Will you take the ABP Angus Youth Challenge?
The ABP Angus Youth Challenge could be a kick-start for teenagers interested in a career in agri-food production and you don’t even have to live on a farm to take part.
The exciting, skills-based competition is open to groups of between two and five 14-16 year-olds and offers the three finalist teams five Angus calves each to rear, as well as the profits made from their sale.
The overall winning team will also be awarded £1,000.
ABP’s Blade Farming co-ordinator Arthur Callaghan said: “Entrants must first produce a short video for the chance to become three finalists teams that will win five Aberdeen Angus cross calves each.
“The teams will then rear their calves through to finishing and benefit from the net profit at sale to ABP. One overall winning group will be awarded an additional £1,000.
“To win that top prize, teams can enter as a school, club, society or as a group of friends.”
The finalists will receive their calves at the 150th Balmoral Show in 2018.
How to enter the ABP Angus Youth Challenge
To earn their place at the final, entry videos should:
- Introduce the team (and the school, club or society they represent, if applicable);
- Outline their understanding of ABP and the Aberdeen Angus breed;
- Explain their thoughts and understanding of rural life and farming;
This will be followed by a panel interview. Interest in the competition can be registered online.
The selected finalists will then benefit from an 18-month skills development programme with ABP, which explains the process from farm to fork.
ABP has processing facilities in Lurgan and Newry and employs over 600 people in Northern Ireland.
‘You don’t have to live on a farm to enter’
“ABP is keen to point out that entrants do not have to live on farm to take part. We will assist in placing the calves if required,” Callaghan said.
“We want to hear from young people with an interest in agri-food production across the board, or from parents, teachers and youth leaders who can register their interest now at the Angus producer Group website.”
ABP has a long-established relationship with the Northern Irish Angus Producer Group; operating a successful processing and marketing alliance.
Charles Smith, general manager of the Northern Irish Angus Producer Group said: “Our aim is to develop a strong voice for Aberdeen Angus producers in Northern Ireland – to promote and develop the breed and its benefits as a farming system to beef farmers of the future in Northern Ireland.
“This competition will nurture an interest among young people in beef production and raise awareness of the quality of Aberdeen Angus beef and the special way it is produced.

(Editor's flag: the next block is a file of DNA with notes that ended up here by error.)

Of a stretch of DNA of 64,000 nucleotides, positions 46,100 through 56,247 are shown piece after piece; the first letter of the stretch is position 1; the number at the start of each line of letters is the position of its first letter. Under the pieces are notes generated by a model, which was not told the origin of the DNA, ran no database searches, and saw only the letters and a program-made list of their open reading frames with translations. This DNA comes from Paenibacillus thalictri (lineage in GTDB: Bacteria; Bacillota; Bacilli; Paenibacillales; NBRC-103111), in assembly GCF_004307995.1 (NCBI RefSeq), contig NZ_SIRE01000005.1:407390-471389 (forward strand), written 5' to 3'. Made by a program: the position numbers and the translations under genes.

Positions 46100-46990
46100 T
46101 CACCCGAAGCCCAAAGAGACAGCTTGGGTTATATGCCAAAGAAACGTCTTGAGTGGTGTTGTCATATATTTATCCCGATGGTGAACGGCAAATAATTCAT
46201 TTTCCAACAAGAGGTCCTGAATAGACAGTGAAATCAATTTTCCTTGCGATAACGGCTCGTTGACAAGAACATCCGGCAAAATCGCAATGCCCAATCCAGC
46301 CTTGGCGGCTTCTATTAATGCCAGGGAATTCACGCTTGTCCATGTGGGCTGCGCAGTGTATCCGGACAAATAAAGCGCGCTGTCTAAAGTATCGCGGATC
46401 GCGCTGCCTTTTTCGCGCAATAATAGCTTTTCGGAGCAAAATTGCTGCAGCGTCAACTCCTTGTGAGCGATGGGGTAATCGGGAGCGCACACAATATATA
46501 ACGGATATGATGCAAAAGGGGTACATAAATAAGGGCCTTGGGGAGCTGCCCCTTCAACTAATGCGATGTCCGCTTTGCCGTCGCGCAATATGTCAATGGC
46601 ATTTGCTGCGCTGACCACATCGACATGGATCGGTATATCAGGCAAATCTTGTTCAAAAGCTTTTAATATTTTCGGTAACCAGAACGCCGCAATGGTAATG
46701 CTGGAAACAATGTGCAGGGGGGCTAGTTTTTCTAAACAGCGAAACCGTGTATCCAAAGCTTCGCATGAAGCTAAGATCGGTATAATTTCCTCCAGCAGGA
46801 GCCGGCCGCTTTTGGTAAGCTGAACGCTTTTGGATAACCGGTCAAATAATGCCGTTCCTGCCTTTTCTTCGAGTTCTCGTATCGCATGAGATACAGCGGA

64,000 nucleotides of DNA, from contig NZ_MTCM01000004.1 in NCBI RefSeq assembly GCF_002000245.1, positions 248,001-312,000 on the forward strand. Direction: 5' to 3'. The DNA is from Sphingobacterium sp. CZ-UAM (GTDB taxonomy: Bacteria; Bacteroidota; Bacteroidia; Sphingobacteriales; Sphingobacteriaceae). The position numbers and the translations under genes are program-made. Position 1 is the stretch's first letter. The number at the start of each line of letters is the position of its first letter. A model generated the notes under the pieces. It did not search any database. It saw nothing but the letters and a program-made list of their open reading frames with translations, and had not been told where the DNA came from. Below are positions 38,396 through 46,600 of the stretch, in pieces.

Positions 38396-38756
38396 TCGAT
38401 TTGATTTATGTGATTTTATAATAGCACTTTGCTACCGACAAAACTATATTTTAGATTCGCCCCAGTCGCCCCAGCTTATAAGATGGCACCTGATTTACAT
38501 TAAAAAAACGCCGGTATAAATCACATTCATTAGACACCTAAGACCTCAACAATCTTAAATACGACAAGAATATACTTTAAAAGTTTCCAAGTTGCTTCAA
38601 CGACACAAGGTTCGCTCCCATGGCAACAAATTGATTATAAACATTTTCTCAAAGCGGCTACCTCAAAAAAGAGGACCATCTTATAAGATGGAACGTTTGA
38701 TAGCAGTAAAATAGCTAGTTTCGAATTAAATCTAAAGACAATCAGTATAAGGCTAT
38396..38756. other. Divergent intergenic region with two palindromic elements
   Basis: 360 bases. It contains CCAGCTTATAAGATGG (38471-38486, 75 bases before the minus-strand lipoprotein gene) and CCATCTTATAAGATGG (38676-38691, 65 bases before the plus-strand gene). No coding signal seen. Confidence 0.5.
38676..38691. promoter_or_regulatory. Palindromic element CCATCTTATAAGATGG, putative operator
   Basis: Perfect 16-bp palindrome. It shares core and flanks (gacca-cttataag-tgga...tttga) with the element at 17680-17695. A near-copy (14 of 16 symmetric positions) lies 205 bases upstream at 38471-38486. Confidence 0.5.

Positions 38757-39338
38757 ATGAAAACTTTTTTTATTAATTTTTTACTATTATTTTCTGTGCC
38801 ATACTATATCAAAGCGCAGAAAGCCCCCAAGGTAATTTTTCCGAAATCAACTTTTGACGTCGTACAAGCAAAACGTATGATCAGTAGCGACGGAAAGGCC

Our experience is that young, enthusiastic people with an interest in agriculture benefit from encouragement.
“It will promote all that is good about the sector in Northern Ireland using one of the world’s most popular beef breeds as the focal point.”
Farmers of the Future
The first ever ABP Angus Youth Challenge is an evolution of ‘Farmers of the Future’ competition which was launched at Balmoral Show in 2015.
The competition offered younger teenagers – between the ages of 12 and 16 – the opportunity to demonstrate their interest in beef production.
Following a pitch to a panel of industry experts, two winners were chosen. They were 12-year-old Caleb Haffey from outside Magheralin, Co. Down, and 15-year-old Owen McGreevy from Dromore, Co. Down.
The boys were awarded six Aberdeen Angus weanling bullocks to rear and put their theories into practice.
Both had access to advice from ABP’s Blade Farming team and professional veterinary input to help them with grassland management and setting up an effective animal health programme.
Haffey said: “I want to follow a career in farming. At home we milk cows, but we also keep beef cattle and sheep.
“I have a small ewe flock of my own, which is managed as a stand-alone venture and I really enjoy this. But to have the opportunity of managing the six Angus bullocks from weaning through to beef was really a dream come true.”
The results speak for themselves
The boys sold their finished animals to ABP and received the full value of the beef at slaughter. Callaghan visited the farms to help them get as much growth as possible from grazed grass and silage.
“The results achieved speak for themselves,” said Callaghan.
“The final carcass weights reflect a tremendous level of performance, and strong management input on the part of Owen and Caleb, which any specialist beef producer would be proud of.
“Both boys rose to the challenge and I have no doubt that they will continue to benefit from their experience.”